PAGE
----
Sunday, July 26, 2009

More on perfect games

In conjunction with the Monday print column, more on perfectos:

* Mark Buehrle's game Thursday was the 18th official perfect game. That official list leaves out two games that went extra innings, and the pitcher allowed a baserunner after the ninth inning.

The first, and most famous, was that of Harvey Haddix on May 26, 1959. The Kitten — so dubbed for his resemblance to Harry "the Cat" Brecheen — threw 12 shutout innings. In the 13th, his third baseman, Don Hoak, committed an error. He walked Henry Aaron intentionally. The Joe Adcock hit a pitch over the fence — but passed Aaron between second and third. The result was a one-run double, not a three-run homer — but still a win for Milwaukee.

The second was that of Pedro Martinez on June 3, 1995. He gave up a leadoff double in the 10th inning and was immediately relieved by Mel Rojas, who wrapped up the Montreal win.

At least Pedro got the W. All Haddix got out of it was a loss.

* The Twins have been on the losing end of two perfect games — Catfish Hunter on May 8, 1968, and David Wells on May 17, 1998. There's no question that Hunter faced the more difficult lineup — Harmon Killebrew, Rod Carew and Tony Oliva, plus Cesar Tovar and Bob Allison. And, yeah, Bruce Look and Jackie Hernandez. (The idea that Hernandez was hitting seventh ...)

The 1998 lineup had Paul Molitor, but by then Molly was a shell of what he had been. And the rest of the lineup ... well, there were a lot of reasons the Twins of the late '90s were so bad, and many of those reasons were playing that day.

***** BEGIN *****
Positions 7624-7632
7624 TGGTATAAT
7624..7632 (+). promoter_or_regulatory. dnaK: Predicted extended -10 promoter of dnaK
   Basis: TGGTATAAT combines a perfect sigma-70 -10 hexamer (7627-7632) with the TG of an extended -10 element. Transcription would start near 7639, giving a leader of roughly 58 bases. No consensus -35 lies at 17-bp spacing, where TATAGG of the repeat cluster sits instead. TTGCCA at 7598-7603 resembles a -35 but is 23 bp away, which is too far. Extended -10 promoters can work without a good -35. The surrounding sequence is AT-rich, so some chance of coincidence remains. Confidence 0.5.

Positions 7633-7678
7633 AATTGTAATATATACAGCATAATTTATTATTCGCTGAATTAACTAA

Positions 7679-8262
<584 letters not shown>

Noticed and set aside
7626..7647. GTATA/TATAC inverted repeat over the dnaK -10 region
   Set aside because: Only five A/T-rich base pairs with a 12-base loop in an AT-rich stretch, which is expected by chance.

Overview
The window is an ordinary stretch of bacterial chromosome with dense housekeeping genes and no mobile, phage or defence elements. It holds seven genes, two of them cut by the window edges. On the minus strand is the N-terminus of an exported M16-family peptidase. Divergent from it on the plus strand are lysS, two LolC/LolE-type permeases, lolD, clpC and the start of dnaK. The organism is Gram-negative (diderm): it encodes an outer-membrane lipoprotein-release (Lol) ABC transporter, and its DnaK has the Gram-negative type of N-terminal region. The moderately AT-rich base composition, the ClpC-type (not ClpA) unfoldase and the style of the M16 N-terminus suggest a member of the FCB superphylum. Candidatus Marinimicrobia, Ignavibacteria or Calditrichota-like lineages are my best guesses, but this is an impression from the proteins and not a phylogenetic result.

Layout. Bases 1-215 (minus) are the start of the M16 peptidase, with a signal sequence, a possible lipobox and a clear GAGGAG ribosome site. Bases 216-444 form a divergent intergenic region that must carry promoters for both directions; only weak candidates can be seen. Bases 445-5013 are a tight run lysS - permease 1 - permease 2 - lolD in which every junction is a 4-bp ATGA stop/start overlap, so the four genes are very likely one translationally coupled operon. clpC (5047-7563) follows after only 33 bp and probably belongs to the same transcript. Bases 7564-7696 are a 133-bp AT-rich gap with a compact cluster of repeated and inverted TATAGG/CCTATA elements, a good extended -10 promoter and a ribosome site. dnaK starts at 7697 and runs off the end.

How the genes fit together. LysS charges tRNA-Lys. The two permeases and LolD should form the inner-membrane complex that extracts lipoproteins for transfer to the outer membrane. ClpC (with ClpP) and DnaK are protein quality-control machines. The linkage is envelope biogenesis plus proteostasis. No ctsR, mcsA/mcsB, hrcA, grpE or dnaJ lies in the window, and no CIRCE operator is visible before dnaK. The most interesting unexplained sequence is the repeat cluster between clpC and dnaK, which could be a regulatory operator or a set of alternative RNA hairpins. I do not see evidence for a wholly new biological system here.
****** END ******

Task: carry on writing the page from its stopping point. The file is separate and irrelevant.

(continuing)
* The worst pitcher to throw a perfect game may have faced the toughest lineup. Charlie Robertson on April 30, 1922 did it to the Detroit Tigers. The Tiger outfield featured Ty Cobb (batting average that season of .401), Harry Heilmann (.356) and Bobby Veach (.327). As a team that year, the Tigers averaged .306.

Robertson was making only his second major league start. It did not presage a glorious career: He finished his career 49-80 with an ERA of 4.44 and never had a winning season.

* Addie Joss' perfecto on Oct. 2, 1908 has frequently been called the greatest pitchers duel ever. He and fellow Hall-of-Famer Ed Walsh matched up in this heated pennant race game. Joss threw a perfect game; Walsh struck out 15 and allowed a single unearned run. Joss, possessor of the game's best fast ball at the time, would be dead in three years.

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